Before entering the simulation, Alice was a hardworking doctor and surgeon who loved her job. She wasn't always thrilled about long shifts at the hospital with short breaks between them, but she was proud of the decisions she had made in her life. And we can see that headstrong nature and that determination to forge her own destiny throughout the movie as she continues to dig deeper when others tell her nothing is wrong.

Who is Jack?

Jack is Alice's husband and a technical engineer at the Victory Project. He leaves for work every day and we have no idea what he does for the company that created this apparent paradise outside the bounds of regular society. He seems to love his wife and doesn't want anything bad to happen to her. When she begins to question their world, he is protective and worries about her behavior as she continues to push back against the accepted norms of their lives in the community. However, he also grows frustrated with her at times, especially when she makes public statements. 

Ultimately, he betrays her by turning her in, but we also learn that he betrayed her long before that when he decided to join the Victory Project in the first place. By doing so, he made a decision for himself and for her without any input from her, he decided that she would live in a simulation because it's what he wanted for himself, and he wanted her to be with him.

Jack is a villain, and arguably the villain, in "Don't Worry Darling" because he takes Alice's life that she created and chose away from her. He forced her into a simulated life as a housewife so that he could live in the fantasy world of the Victory Project. Unlike Alice, who we know is a doctor, we don't get any specifics about what kind of work Jack does in the real world, but we know that when he goes to work, he is actually leaving the simulation so that he can continue to pay to keep them there.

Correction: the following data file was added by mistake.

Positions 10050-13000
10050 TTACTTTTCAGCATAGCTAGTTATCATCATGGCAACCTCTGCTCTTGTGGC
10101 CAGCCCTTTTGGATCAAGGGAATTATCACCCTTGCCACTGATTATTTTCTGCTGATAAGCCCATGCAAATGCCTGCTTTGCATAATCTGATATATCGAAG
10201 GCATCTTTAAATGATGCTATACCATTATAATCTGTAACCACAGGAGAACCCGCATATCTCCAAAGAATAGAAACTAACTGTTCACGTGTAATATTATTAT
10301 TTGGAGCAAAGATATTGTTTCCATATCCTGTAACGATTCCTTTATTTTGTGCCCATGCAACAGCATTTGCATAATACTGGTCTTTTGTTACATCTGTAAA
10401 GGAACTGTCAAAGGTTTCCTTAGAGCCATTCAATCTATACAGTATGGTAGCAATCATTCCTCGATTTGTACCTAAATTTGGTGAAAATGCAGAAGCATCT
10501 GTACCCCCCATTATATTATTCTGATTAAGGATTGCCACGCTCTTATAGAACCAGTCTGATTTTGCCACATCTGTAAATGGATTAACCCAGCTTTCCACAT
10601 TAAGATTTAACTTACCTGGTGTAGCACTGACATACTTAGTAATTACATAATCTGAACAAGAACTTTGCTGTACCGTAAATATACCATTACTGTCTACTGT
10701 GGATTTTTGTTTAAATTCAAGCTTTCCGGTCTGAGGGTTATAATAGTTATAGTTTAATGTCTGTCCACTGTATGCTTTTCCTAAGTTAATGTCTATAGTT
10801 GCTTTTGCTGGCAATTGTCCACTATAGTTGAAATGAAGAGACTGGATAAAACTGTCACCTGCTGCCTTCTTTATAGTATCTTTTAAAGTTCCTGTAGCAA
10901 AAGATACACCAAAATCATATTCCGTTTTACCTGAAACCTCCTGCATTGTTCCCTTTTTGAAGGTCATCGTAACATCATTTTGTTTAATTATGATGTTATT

Who is Frank?

Frank (Chris Pine) is the creator of the Victory Project. The people in the community talk about him almost like a cult leader, and when he makes speeches to the community it's easy to see why. He talks about disrupting the status quo and changing the world. He talks about creating life as it should be in their community, with everyone doing their part. But there's something immediately off about him, the way that he exerts control over the people around him seems almost sadistic even when he's complimenting them.